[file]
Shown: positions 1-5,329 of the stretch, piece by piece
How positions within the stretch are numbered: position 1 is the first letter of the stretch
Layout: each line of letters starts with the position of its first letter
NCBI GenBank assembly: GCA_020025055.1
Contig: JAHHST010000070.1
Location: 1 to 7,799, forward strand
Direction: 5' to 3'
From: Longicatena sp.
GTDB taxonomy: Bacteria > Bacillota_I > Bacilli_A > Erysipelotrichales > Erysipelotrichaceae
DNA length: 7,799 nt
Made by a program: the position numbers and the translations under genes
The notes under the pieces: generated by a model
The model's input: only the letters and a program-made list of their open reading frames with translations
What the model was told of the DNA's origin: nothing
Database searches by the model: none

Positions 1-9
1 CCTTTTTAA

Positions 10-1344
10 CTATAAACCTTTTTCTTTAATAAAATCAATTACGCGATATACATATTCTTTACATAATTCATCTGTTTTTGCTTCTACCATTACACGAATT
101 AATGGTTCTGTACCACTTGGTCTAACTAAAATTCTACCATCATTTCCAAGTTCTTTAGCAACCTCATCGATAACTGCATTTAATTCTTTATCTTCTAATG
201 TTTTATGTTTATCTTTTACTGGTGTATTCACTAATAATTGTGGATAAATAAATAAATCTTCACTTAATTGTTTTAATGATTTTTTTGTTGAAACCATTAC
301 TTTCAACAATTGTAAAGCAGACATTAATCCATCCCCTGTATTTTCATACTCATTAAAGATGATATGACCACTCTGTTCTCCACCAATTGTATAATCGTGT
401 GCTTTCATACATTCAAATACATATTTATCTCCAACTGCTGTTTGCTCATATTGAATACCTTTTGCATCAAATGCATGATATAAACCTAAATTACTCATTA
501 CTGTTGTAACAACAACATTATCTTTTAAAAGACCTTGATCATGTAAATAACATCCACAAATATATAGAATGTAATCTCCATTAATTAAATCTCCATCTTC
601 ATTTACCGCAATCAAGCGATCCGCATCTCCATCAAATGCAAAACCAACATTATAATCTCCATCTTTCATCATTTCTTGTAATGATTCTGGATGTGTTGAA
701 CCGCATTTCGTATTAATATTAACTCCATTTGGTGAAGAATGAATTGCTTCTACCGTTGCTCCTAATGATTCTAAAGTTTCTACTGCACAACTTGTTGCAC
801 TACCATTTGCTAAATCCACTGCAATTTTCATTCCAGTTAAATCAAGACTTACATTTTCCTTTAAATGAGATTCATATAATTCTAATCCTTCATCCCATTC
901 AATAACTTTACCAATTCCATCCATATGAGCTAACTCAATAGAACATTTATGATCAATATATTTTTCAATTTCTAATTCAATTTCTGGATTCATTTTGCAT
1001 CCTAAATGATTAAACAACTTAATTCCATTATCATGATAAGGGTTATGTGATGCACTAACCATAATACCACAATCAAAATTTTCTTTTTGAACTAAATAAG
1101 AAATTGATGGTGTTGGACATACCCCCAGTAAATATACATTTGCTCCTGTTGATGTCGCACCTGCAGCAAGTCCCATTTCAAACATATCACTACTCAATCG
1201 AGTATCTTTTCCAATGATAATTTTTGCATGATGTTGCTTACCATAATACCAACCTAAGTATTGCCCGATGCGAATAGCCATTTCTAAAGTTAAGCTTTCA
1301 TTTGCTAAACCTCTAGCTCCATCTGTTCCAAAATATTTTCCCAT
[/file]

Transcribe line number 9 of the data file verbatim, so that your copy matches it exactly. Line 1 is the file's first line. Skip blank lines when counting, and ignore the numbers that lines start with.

GTDB taxonomy: Bacteria > Bacillota_I > Bacilli_A > Erysipelotrichales > Erysipelotrichaceae